Uttar Pradesh Chief Minister Yogi Adityanath on Monday flagged off tunnel boring machines named ‘Ganga’ and ‘Yamuna’ for three underground stations of the ‘priority corridor’ being constructed for the Agra Metro project.
Starting from Ramlila Maidan in Agra, one end of this tunnel will open at Jama Masjid while the other end is at Taj Mahal West Gate.
Speaking to India Today, Chief Minister Yogi Adityanath said that the Agra Metro Rail project meets all environmental standards. Excavation of the tunnel is starting today and every effort will be made to complete this 6 km long priority corridor by December 2023.
“All safety standards will be taken care of during the excavation of the tunnel and soon Agra will also stand in the line of cities having metro facilities along with Lucknow, Ghaziabad, Noida, Greater Noida, and Kanpur,” said the UP CM.
Flagging off the tunneling of the metro project, the chief minister also inspected the development works related to the G20 Summit to be held in Agra and expressed satisfaction with the quality of the work.
Sources associated with UPMRC said that this tunnel boring machine will make a tunnel of six and a half meters in diameter, from which about 55 tonnes of soil will come out per meter. After installing the precast ring segment inside the tunnel, the diameter of the tunnel will be about five and a half meters. About 10 meters of tunneling will be done daily from Monday to Friday while machinery repair work will be done on Saturday and Sunday.
Talking about the low probability of the Agra Metro Rail project turning profitable, Agra Tourist Welfare Chamber secretary Vishal Sharma said that the Agra Metro project is an ambitious one, with a projected cost of Rs. 8,379 crore. Despite the benefits of providing efficient public transportation services to citizens, such large-scale projects in small cities can be difficult to become profitable.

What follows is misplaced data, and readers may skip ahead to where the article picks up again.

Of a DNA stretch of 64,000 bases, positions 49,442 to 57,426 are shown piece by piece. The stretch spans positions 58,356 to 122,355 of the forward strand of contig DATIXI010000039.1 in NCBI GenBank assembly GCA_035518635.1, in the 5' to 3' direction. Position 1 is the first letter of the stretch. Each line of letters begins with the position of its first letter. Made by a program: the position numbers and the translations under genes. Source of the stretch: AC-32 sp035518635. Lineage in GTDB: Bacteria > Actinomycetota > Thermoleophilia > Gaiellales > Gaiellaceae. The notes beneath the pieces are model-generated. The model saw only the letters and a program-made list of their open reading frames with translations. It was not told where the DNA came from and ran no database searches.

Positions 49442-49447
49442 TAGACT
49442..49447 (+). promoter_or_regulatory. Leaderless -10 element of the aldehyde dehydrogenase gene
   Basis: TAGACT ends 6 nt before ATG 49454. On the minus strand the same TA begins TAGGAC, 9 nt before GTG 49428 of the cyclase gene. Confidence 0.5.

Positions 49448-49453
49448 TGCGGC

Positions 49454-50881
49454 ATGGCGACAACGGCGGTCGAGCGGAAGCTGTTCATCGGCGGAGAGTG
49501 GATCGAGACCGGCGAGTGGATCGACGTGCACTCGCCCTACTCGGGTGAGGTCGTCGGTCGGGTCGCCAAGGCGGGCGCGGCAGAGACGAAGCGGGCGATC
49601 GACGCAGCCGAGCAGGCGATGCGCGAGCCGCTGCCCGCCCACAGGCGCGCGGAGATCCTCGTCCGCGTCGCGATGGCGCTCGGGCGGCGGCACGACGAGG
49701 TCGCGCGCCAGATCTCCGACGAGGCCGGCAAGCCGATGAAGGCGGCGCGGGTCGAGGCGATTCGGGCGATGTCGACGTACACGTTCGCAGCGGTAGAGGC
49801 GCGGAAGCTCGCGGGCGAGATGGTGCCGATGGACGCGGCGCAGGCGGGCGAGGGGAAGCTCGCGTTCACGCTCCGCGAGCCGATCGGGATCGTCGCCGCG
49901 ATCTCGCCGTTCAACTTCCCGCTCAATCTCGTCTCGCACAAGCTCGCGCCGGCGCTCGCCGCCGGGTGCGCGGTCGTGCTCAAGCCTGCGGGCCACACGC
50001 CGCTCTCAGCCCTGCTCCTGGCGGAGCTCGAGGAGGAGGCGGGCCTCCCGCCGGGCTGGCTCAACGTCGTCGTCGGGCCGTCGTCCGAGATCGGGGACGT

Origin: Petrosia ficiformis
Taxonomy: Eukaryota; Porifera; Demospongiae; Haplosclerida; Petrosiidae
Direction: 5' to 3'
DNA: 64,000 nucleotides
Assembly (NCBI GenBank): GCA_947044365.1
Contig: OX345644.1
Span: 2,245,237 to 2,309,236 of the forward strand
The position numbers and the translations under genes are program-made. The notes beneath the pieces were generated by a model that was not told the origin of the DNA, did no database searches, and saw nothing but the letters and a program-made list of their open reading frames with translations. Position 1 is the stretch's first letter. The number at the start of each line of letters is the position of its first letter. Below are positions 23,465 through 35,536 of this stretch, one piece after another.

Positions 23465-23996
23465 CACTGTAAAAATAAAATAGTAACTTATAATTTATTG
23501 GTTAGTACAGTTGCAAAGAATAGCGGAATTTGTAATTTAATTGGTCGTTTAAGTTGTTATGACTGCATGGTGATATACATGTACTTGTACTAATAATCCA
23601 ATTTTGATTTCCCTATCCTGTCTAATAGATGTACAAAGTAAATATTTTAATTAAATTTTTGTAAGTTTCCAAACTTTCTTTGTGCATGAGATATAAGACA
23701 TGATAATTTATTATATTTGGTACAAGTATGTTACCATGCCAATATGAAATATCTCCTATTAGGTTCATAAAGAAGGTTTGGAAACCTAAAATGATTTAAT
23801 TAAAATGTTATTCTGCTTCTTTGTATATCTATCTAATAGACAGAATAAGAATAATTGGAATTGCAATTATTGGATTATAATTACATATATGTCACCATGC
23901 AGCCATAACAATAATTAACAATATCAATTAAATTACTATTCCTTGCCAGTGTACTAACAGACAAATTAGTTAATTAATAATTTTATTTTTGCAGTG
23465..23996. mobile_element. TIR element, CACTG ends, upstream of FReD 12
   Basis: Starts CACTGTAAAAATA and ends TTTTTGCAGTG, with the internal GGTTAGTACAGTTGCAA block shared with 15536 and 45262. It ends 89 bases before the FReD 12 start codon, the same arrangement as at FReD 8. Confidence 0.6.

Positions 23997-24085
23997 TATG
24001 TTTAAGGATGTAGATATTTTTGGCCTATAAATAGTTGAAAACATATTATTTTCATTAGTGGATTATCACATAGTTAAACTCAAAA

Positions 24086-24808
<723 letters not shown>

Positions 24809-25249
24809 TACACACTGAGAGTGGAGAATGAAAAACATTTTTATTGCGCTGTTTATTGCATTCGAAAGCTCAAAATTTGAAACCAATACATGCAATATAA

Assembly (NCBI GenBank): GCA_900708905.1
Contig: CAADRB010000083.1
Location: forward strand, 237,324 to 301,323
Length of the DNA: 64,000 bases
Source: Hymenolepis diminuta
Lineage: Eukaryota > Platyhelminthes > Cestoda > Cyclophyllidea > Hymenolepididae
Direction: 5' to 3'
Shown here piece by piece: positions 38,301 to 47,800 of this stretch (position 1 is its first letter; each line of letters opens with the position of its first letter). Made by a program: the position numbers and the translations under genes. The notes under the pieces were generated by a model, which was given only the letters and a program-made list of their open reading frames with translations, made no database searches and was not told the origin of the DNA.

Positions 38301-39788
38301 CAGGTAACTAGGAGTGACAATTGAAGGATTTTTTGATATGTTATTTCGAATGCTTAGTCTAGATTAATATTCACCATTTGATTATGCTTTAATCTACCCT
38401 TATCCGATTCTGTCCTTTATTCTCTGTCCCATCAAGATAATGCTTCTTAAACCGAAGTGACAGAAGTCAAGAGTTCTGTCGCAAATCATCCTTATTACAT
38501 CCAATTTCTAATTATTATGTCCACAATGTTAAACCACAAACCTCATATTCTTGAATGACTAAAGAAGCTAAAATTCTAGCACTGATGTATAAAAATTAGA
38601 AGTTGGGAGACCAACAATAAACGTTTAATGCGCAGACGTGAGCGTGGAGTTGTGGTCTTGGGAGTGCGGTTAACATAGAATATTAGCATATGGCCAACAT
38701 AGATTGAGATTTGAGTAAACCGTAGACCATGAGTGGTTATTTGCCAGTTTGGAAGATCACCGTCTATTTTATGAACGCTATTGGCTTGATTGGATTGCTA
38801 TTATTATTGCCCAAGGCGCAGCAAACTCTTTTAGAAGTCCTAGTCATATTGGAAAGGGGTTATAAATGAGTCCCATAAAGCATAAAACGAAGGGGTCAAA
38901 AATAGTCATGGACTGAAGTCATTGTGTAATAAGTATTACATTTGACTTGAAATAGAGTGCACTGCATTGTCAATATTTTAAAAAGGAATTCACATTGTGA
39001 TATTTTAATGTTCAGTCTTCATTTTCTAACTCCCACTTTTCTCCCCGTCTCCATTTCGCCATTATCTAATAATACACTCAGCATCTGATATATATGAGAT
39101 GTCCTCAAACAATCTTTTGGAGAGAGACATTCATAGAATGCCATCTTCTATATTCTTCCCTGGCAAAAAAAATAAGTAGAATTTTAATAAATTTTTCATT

He said that given the size and complexity of this project, the construction of this project is likely to be considerable. Additionally, there is no guarantee that revenues generated from ticket sales and other sources will offset the cost of this project, as has been experienced in other cities of India like Lucknow and Jaipur.
Sharma said that instead of spending thousands of crores on the metro project which could very well prove to be a white elephant in the long run, it was important to consider alternative options for public transportation in Agra. For example, investing in existing public transportation services such as buses and elevated roads could have provided more immediate benefits at a lower cost. Additionally, investing in the infrastructure of existing roads could have provided faster travel times and better safety for citizens.